Storage rooms or possibly stables at Beersheba. Photo by Leon Mauldin.
View is to the southeast. Remember to click on photos for higher resolution.
February 15, 2011
Beersheba received its name when Abraham made a covenant with the Philistine king Abimelech. Included in that covenant was the recognition of Abraham’s ownership of the well he dug at that site, which was confirmed by Abimelech’s reception of seven lambs from Abraham. “Therefore he called that place Beersheba, because the two of them swore an oath there” (Gen. 21:31). Beersheba means, Well of the Oath or Well of the Seven.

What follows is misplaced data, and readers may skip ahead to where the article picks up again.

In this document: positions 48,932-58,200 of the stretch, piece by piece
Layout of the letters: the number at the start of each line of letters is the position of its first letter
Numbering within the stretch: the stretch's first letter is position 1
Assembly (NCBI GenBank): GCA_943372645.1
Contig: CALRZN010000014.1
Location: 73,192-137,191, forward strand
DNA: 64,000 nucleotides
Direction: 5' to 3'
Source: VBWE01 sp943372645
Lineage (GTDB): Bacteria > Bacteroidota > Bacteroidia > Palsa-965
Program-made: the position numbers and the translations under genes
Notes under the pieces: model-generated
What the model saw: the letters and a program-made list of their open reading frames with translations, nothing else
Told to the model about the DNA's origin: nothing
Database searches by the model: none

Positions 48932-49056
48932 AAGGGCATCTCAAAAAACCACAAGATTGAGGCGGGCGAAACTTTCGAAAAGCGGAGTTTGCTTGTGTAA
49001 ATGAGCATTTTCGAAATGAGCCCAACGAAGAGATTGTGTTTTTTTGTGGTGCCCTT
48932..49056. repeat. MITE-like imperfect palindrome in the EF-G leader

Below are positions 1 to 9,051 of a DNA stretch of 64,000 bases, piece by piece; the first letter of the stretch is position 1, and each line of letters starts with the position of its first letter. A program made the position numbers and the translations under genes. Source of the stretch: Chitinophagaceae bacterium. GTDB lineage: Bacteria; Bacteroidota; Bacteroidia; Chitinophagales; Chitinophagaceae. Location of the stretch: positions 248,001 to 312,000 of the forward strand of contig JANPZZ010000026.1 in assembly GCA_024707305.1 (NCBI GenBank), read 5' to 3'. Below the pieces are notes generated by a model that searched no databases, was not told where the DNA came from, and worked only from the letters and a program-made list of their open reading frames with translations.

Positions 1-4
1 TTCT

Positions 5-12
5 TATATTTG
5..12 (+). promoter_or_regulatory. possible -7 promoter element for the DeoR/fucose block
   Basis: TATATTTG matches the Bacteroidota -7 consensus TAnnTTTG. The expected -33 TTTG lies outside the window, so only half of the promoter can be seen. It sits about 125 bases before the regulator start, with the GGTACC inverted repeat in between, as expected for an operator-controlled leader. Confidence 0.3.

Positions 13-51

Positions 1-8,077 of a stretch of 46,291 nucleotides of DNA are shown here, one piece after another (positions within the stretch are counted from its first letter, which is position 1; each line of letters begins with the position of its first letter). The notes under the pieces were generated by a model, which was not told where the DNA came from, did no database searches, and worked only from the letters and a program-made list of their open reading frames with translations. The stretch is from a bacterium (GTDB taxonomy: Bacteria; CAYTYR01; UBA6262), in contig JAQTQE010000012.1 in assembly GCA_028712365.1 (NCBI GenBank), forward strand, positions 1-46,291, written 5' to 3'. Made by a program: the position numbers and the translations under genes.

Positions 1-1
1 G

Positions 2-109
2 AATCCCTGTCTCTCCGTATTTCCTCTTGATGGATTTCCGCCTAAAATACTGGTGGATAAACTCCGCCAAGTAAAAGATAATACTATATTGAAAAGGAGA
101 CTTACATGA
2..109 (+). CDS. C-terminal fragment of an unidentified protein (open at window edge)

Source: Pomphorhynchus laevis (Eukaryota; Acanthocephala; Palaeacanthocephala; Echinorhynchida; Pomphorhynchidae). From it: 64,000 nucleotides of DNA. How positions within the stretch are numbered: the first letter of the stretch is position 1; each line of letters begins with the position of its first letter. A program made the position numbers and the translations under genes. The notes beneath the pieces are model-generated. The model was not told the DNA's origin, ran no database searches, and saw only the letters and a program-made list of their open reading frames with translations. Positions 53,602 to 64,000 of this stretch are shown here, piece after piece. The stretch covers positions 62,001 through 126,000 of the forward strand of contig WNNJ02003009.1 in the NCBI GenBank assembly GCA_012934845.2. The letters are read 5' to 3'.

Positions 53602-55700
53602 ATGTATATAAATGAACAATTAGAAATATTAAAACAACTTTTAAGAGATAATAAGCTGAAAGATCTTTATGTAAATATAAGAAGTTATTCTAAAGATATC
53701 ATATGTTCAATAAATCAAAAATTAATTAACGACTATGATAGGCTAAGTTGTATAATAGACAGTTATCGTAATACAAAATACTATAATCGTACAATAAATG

“Then Abraham planted a tamarisk tree in Beersheba, and there called on the name of the LORD, the Everlasting God” (Gen. 21:33). Our photo was taken outside the gate of Beersheba, and shows a well there, and also a tamarisk tree.
Beersheba in the Negev. Photo by Leon Mauldin.
Beersheba is mentioned several times in the days of the Patriarchs. Abraham continued to live there after returning from Moriah to “sacrifice” Isaac (Gen. 22:19; cf. CSB: “And Abraham settled in Beer-sheba” (emp. mine, LM). Years later, when Isaac moved there the text tells us that “the LORD appeared to him the same night” and repeated the Abrahamic promises. “So he built an altar there and called on the name of the LORD” (Gen. 26:23-25).